In Japan, I discovered the unsung Dutch hero behind Sugihara’s rescue of Jews

Jan Zwartendijk and a visa he signed in 1940. (JTA collage/Wikimedia Commons)

Cnaan Liphshiz

YAOTSU, Japan (JTA) — Like other journalists and researchers, I traveled all the way to this rural area to gain a better understanding of the actions of Chiune Sugihara, one of the most extraordinary rescuers of Jews during the Holocaust.

But unlike most foreign journalists, my October visit to the museum dedicated to this Japanese diplomat — he issued over 2,000 transit visas to Jewish refugees trapped in Kaunas, Lithania — led me to focus on an overlooked and arguably more dramatic element of the Sugihara story. Ironically, that story was waiting for me all along back in my home country of the Netherlands.

At a museum in what many believe to be his Japanese hometown, Sugihara, who died in 1986, is celebrated as a hero for defying orders from Tokyo and, while posted to Kaunas (Kovno) in 1940, helping Jews flee the Nazis and travel through Russia on to China, Japan and beyond.

A rare embodiment of benevolence in a pro-Nazi government that was complicit in some of the worst war crimes in human history, Sugihara is also among the very few to receive the State of Israel’s honor of Righteous among the Nations even though he did not risk his life to save Jews during the Holocaust.

Ending decades of relative obscurity and ambivalence in Japan toward Sugihara — his reputation may have suffered in the country’s hierarchical society over his disobedience — his story of rescue in recent years has become one of the best-known accounts of its kind. Visitors and journalist come by the thousands to the museum, a standard-looking institution erected in 2000 by the government in the village of Yaotsu in the Gifu District. (The area’s other claim to fame is its exquisite sake, a traditional alcoholic beverage made of rice).

The museum is housed in a large wooden building with an adjacent peace monument featuring a fountain and a shrine. The complex crowns a hill overlooking a lush green valley that at sunset echoes with the calls of the red-breasted Japanese sparrowhawk.

At the very end of my tour of the exhibit, I noticed a poster about other life-saving diplomats. It mentioned, in exactly 50 words, a Dutch businessman and diplomat named Jan Zwartendijk.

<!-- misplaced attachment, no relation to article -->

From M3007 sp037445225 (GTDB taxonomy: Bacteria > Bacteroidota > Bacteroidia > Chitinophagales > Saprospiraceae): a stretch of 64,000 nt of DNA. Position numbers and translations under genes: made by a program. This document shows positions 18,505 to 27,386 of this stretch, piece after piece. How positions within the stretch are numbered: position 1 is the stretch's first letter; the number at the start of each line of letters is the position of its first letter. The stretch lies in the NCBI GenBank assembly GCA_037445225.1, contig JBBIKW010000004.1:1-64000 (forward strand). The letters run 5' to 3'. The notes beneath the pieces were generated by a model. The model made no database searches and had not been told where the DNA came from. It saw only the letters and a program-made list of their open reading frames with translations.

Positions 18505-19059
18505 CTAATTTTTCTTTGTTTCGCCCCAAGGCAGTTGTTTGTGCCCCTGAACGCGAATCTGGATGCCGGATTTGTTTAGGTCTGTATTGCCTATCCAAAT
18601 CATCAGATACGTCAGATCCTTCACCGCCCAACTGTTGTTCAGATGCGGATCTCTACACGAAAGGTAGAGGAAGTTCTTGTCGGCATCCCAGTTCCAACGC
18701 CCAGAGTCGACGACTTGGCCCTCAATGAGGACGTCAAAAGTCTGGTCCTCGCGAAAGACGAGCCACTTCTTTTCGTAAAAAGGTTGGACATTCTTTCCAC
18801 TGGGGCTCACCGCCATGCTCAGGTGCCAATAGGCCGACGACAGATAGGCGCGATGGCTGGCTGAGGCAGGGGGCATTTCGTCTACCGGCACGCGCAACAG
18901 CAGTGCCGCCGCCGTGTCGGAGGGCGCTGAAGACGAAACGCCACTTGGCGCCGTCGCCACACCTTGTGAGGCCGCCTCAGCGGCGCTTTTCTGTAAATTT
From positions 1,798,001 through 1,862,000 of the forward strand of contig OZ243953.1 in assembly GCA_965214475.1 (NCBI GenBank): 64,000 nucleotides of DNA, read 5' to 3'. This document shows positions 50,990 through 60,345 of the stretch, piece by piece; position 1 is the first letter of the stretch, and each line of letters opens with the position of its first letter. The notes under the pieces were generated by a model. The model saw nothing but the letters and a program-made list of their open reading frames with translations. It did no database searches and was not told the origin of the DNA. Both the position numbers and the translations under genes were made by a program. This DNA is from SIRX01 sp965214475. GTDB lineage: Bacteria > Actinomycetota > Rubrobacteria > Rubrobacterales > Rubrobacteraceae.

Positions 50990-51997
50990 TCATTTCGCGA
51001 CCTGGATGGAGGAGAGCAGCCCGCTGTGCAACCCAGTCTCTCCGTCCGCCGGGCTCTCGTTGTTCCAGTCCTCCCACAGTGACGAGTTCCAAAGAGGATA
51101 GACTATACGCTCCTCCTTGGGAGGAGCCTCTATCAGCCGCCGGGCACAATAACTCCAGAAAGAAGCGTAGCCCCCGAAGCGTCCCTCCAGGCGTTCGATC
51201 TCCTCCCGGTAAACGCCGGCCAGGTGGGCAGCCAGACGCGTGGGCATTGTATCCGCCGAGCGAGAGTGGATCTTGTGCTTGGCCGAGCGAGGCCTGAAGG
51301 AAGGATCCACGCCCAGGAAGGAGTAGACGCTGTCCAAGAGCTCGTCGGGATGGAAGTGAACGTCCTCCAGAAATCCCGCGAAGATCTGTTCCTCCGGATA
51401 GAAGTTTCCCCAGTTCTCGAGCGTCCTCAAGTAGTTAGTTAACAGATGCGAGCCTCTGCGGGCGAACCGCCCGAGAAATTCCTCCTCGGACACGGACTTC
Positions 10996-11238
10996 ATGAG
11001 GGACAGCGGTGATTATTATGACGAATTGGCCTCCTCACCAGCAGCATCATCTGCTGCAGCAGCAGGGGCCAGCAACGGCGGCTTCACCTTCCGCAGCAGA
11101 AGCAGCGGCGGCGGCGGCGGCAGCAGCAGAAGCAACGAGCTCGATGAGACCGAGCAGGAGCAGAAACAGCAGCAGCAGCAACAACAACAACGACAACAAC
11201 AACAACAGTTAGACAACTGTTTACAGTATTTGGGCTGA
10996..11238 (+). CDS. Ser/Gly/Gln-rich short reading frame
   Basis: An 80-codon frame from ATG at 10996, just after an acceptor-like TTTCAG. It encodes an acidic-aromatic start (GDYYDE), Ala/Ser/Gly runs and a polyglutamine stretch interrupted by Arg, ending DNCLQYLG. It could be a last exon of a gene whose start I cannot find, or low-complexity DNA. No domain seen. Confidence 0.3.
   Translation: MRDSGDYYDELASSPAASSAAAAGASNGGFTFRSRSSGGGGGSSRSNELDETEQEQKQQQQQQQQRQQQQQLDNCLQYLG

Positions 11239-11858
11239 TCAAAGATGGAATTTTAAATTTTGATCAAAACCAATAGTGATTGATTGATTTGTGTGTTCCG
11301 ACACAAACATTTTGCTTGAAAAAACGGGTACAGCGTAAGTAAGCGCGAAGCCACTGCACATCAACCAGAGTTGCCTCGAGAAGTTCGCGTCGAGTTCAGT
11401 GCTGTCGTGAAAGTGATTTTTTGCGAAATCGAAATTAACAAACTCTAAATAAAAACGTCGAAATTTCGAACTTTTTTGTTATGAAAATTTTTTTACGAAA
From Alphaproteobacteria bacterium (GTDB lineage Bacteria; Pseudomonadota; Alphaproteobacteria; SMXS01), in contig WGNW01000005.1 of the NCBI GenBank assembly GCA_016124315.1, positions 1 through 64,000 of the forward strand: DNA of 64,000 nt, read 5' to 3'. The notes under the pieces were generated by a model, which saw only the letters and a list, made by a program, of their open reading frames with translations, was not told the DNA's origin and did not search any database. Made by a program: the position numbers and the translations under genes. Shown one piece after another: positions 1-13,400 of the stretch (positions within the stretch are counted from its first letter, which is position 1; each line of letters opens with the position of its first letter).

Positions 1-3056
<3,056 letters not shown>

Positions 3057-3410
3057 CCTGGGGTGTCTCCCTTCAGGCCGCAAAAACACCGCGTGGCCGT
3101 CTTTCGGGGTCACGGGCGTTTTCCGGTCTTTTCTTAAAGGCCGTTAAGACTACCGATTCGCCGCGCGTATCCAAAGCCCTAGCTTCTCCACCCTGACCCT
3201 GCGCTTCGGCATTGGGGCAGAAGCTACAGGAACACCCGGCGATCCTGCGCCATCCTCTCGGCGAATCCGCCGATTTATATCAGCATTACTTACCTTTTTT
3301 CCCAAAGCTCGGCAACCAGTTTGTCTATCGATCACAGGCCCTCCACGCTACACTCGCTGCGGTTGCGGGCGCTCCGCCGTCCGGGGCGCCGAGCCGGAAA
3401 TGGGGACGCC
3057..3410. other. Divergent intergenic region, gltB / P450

Zwartendijk served in Kaunas as consul at the same time that Sugihara was there to represent Imperial Japan. Largely eclipsed by his Japanese counterpart, Zwartendijk was the initiator and chief facilitator of the rescue associated with Sugihara. And unlike Sugihara, Zwartendijk risked his own life, as well as those of his wife and their three small children.

According to the enigmatic text on the poster, Zwartendijk gave “Jewish refugees quasi-visas,” which together with the ones issued by Sugihara allowed them to escape.

Feeling more confused than educated, I called Efraim Zuroff, a Holocaust historian affiliated with the Simon Wiesenthal Center who wrote about Sugihara in his doctoral thesis.

“Listen to me,” Zuroff told me in his Brooklyn accent, “there would’ve been be no Jewish refugees in Japan if it weren’t for Jan Zwartendijk. He started the whole thing. Without him, Sugihara could never have given visas. Zwartendijk deserves a lot more credit than he got. His role was absolutely crucial, every bit as that of Sugihara, who is far better known.”

Before Sugihara gave them transit visas, Zwartendijk gave the same Jewish refugees destination visas to Curacao, then a Caribbean island colony of the Netherlands.

The flight of Jews from Lithuania to Japan began in October 1940, after the Red Army and Adolf Hitler’s Nazi Germany carved up Poland and the Baltic states. Thousands of Jewish refugees crossed over to Lithuania in the wake of the Nazi and Soviet occupations of Poland.

At least one of them, Peppy Sternheim Lewin, was a Dutch citizen. So she reached out to the Dutch ambassador in Latvia, L.P.J. de Dekker, asking if she could get a visa with her Polish husband to the colonies. De Dekker told her that Curacao was a visa-free destination with admittance at the discretion of the governor. So Lewin — her granddaughter described her as having “chutzpah” in a 2016 op-ed for JTA — asked de Dekker to write this in her travel document but to omit the part about the governor’s discretion, which de Dekker did.

This gave the first of the people known as the Sugihara refugees their first destination visa. When word got out, Zwartendijk, who was de Dekker’s friend and appointee in Kaunas, gave the same visa to some 2,300 people stuck in Kaunas without consulting any of his superiors.

But to head eastward, the refugees still needed to go through the Soviet Union, which would not admit them on the basis of the Dutch destination visa alone. Which is where Sugihara comes into the picture, according to Zuroff. Consulates were packing up following the Russian invasion, Zuroff explained.